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The Role of the Reactor Wall in Hydrothermal Biomass Conversions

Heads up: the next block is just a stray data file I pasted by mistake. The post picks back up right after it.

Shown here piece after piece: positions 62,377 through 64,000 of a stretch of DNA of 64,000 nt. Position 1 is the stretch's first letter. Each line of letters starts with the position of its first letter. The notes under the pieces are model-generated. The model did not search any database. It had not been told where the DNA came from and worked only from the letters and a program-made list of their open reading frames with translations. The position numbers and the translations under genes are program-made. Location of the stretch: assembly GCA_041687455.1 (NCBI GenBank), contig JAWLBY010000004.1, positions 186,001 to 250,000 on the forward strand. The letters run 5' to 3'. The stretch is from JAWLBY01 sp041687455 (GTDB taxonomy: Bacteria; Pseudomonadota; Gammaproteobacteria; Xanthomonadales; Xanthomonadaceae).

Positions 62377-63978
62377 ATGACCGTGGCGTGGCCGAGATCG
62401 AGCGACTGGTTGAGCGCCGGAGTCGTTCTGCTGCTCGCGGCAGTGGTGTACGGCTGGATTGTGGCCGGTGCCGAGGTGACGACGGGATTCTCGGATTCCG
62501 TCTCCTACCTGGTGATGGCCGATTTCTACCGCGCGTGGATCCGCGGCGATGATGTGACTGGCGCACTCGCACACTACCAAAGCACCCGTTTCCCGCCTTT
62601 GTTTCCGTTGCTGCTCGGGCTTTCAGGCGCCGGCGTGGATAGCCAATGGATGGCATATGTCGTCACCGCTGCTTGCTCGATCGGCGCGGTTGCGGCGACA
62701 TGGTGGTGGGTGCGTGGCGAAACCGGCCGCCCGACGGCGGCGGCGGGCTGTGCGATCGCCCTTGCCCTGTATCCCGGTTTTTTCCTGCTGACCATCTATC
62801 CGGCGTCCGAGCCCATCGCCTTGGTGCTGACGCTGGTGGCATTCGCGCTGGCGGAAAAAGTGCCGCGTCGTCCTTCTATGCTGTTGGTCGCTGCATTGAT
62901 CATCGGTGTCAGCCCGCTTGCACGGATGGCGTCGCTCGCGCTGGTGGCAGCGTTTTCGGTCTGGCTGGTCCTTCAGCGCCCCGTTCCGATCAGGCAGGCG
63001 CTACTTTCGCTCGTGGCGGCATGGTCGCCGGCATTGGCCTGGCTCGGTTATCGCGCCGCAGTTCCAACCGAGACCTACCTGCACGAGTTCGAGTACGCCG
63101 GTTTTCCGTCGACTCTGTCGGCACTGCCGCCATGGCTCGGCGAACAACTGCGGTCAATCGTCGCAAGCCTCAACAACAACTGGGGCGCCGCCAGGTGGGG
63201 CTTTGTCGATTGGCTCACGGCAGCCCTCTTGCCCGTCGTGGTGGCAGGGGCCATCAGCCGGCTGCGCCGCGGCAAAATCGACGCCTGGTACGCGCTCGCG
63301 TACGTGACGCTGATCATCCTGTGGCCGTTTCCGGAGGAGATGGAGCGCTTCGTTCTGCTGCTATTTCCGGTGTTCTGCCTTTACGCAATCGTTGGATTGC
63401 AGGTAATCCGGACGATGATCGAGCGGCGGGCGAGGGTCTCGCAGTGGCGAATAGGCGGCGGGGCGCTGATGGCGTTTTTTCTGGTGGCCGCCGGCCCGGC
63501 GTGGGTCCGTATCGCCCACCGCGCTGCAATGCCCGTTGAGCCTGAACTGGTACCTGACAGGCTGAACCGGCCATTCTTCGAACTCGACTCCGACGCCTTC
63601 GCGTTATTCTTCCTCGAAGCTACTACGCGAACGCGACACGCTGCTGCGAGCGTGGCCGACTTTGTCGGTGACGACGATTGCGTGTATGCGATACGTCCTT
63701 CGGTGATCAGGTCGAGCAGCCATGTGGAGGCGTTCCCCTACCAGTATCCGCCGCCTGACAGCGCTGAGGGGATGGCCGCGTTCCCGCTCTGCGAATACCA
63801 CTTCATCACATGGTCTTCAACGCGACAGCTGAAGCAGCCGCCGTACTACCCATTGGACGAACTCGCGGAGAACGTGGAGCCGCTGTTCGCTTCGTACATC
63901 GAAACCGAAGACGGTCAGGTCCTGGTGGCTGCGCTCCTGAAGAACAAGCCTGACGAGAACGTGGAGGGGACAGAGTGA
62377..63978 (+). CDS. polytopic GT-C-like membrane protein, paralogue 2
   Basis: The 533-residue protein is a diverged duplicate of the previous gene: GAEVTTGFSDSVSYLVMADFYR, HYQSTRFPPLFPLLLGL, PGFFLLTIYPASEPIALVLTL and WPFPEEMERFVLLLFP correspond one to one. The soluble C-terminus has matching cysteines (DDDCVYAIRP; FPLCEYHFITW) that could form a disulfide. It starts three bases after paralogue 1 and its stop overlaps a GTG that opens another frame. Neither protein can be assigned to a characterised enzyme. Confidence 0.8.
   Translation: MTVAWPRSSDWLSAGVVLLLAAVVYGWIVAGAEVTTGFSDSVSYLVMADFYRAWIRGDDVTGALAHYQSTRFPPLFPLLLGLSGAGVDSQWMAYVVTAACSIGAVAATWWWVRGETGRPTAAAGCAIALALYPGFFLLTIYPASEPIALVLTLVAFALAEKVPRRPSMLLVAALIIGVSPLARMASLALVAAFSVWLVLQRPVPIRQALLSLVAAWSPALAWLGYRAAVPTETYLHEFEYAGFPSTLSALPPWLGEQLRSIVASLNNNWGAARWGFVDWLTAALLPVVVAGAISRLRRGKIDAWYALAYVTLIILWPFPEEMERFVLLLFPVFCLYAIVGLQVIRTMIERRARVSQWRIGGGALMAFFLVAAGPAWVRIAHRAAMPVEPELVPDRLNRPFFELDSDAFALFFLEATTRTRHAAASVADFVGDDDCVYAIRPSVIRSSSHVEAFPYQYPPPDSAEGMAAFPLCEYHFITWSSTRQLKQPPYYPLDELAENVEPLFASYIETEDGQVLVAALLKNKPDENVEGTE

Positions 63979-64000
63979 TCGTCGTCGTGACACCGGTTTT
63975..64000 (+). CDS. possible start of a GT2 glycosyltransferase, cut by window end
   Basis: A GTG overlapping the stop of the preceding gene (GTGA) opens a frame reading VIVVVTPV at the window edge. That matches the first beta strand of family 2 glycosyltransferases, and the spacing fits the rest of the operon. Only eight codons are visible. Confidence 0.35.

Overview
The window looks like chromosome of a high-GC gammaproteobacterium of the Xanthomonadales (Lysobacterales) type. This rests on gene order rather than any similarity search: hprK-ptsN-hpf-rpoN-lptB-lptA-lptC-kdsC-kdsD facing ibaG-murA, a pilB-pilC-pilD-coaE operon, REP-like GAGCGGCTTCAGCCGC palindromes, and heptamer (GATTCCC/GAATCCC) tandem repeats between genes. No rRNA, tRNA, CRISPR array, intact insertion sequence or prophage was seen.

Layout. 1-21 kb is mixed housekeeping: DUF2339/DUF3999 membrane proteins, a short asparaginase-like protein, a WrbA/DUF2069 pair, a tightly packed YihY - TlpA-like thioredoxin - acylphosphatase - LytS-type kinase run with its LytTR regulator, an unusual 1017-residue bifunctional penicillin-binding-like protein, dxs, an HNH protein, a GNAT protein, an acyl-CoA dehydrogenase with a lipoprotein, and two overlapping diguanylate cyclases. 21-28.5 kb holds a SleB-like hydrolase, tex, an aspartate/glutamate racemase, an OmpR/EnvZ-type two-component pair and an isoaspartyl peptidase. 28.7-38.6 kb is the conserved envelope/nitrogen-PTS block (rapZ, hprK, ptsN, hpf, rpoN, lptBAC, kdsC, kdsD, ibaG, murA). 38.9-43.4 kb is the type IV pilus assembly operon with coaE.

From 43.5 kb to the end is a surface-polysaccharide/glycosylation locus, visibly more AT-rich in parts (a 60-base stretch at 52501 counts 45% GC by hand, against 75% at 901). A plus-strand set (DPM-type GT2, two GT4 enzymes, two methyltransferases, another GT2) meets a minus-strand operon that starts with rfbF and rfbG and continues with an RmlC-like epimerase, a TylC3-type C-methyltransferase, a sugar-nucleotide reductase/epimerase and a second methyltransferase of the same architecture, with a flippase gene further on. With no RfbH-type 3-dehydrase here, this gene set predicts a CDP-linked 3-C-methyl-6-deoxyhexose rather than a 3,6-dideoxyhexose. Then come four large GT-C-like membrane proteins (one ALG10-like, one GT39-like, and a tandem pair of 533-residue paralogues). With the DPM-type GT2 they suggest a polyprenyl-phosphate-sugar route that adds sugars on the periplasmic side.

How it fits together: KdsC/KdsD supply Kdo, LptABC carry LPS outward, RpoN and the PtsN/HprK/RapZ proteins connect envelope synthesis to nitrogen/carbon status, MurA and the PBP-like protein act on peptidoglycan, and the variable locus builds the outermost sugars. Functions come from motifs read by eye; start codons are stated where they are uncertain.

The processing of renewable feedstocks to platform chemicals and, to a lesser degree, fuels is a key part of sustainable development. In particular, the combination of lignocellulosic biomass with hydrothermal upgrading (HTU), using high temperature and pressure water (HTPW), is experiencing a renaissance. One of the many steps in this complicated process is the in-situ hydrogenation of intermediate compounds. As formic acid and related low-molecular-weight oxygenates are among the species generated, it is conceivable that they act as a hydrogen source. Such hydrogenations have been suggested to be catalyzed by water, by bases like NaOH, and/or to involve “reactive/nascent hydrogen”. To achieve the temperatures and pressures required for HTU, it is necessary to conduct the reactions in high-pressure vessels. Metals are typical components of their walls and/or internal fittings. Here, using cyclohexanone as a model compound for more complex biomass-derived molecules, iron in the wall of high-pressure stainless steel reactors is shown to be responsible for the hydrogenation of ketones with low-molecular-weight oxygenates acting as a hydrogen source in combination with water.